Dr. Meaghan Crawford’s empathy for the family that discovered Johne’s disease in their young beef herd was evident as she spoke about her involvement with the case during her time as a veterinary student at Calgary.
A cow and two heifers showing severe weight loss and diarrhea were brought into the rural clinic where she was doing her fourth-year rotation in early 2015. Their body condition scores were three to four on a nine-point scale, and they had soft, watery feces without blood or mucus. Otherwise they were bright and responsive with normal temperatures, respiration and heart rates. The cow and one heifer were found to be about six months pregnant and the other was open.
The family had purchased 300 females from three sources during the five years leading up to the case. The producer said he had noticed some thin cows and there had been some mortalities here and there over the years, but he hadn’t been overly concerned until these three animals rapidly went downhill. He thought five others could potentially be affected in the same way.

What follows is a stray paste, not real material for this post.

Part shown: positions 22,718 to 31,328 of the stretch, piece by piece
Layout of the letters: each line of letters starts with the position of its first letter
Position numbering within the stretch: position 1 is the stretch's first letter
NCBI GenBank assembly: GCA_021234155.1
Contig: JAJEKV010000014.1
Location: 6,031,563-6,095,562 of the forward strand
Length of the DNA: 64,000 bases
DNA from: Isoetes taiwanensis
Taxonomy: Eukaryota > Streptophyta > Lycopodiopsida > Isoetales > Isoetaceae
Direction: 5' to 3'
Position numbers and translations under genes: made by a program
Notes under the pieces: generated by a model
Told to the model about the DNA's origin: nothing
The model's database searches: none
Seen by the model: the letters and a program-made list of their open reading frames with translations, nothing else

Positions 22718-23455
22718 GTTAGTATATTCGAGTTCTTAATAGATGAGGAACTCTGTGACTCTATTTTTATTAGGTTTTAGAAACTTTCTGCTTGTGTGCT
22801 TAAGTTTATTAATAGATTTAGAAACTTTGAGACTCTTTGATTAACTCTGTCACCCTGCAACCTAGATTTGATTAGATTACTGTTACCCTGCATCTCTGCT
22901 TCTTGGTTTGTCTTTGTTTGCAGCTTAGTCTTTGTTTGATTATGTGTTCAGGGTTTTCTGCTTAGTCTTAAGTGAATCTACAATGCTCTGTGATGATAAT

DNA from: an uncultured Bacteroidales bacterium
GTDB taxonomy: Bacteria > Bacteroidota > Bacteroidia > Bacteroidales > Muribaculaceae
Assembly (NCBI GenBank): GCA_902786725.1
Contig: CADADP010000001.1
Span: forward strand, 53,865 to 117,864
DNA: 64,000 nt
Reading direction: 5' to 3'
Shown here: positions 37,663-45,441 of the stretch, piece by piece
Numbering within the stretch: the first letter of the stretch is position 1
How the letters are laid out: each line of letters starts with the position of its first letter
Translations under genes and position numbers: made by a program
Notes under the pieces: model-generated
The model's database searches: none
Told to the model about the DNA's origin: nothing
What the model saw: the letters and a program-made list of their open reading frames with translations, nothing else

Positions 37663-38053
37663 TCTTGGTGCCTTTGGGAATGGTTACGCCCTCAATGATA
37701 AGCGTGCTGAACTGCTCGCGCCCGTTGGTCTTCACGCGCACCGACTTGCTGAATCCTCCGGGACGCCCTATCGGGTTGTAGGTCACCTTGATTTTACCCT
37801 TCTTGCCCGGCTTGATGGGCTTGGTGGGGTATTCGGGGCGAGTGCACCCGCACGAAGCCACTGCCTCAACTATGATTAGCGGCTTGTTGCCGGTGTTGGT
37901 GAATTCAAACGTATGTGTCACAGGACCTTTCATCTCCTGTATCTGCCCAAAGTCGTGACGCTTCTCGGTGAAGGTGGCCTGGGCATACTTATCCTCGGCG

One by one the veterinary team went through the possible-problem list. Stress and dietary issues were ruled out because even though multiple animals were observed to be ill, it was a small percentage of the herd. None of the potential common problems, such as salmonella, bovine viral diarrhea, hardware disease or parasites, fit the case.